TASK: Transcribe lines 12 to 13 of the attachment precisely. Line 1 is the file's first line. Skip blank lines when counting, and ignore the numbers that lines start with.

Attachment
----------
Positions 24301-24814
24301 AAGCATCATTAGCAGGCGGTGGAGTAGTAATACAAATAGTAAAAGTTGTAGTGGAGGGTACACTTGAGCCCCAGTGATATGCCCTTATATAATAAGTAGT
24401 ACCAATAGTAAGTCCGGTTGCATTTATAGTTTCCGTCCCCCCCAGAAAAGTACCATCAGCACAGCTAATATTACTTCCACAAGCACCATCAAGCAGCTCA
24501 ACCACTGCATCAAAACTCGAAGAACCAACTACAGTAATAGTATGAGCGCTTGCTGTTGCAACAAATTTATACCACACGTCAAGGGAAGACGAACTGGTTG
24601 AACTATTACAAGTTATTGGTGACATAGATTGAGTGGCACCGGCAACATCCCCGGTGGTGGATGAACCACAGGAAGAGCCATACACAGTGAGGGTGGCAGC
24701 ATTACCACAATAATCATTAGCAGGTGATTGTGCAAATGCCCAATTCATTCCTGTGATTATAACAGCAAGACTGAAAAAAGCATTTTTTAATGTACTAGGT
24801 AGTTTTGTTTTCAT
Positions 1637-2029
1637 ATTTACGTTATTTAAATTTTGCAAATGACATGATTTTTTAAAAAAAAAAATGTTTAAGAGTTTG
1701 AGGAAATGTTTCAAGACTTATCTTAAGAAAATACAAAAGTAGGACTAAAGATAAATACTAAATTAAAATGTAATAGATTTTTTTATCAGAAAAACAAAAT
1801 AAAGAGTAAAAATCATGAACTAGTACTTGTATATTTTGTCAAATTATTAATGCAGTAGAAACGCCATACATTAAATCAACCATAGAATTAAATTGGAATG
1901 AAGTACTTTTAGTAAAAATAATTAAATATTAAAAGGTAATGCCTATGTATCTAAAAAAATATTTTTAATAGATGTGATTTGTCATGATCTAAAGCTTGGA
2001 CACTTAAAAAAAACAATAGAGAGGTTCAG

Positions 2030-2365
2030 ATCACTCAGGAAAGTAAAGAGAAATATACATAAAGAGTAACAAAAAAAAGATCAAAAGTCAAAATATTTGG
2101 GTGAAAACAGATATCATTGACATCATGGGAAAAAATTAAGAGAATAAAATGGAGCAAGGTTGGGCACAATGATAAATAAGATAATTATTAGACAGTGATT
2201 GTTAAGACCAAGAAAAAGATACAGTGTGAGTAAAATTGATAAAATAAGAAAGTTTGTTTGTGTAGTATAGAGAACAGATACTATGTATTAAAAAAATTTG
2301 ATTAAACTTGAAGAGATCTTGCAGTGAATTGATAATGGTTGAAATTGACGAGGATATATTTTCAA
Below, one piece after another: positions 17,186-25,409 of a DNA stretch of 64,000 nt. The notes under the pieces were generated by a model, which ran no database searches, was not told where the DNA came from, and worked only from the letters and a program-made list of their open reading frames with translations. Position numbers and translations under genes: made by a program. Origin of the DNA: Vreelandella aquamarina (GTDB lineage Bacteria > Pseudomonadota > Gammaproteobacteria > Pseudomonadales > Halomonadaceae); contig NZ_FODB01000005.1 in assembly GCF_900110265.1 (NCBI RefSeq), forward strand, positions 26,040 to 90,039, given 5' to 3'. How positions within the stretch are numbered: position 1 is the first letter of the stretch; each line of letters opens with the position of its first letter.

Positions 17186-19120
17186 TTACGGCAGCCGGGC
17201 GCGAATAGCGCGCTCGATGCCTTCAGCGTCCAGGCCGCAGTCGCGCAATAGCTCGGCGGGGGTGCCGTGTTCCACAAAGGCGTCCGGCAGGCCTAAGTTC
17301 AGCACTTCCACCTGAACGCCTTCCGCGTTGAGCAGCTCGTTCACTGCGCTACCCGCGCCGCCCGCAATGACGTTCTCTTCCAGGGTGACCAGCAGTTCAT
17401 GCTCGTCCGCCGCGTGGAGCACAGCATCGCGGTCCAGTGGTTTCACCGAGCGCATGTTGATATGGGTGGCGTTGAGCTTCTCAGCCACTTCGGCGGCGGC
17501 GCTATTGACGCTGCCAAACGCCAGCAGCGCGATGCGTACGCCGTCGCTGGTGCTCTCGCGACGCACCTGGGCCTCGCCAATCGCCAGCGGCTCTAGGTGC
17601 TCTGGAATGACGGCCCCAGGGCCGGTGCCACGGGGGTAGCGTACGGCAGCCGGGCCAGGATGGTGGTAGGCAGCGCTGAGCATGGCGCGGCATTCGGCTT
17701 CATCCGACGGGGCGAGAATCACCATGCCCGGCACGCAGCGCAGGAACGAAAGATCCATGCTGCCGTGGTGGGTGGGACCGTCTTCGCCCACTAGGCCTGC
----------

1901 AAGTACTTTTAGTAAAAATAATTAAATATTAAAAGGTAATGCCTATGTATCTAAAAAAATATTTTTAATAGATGTGATTTGTCATGATCTAAAGCTTGGA
2001 CACTTAAAAAAAACAATAGAGAGGTTCAG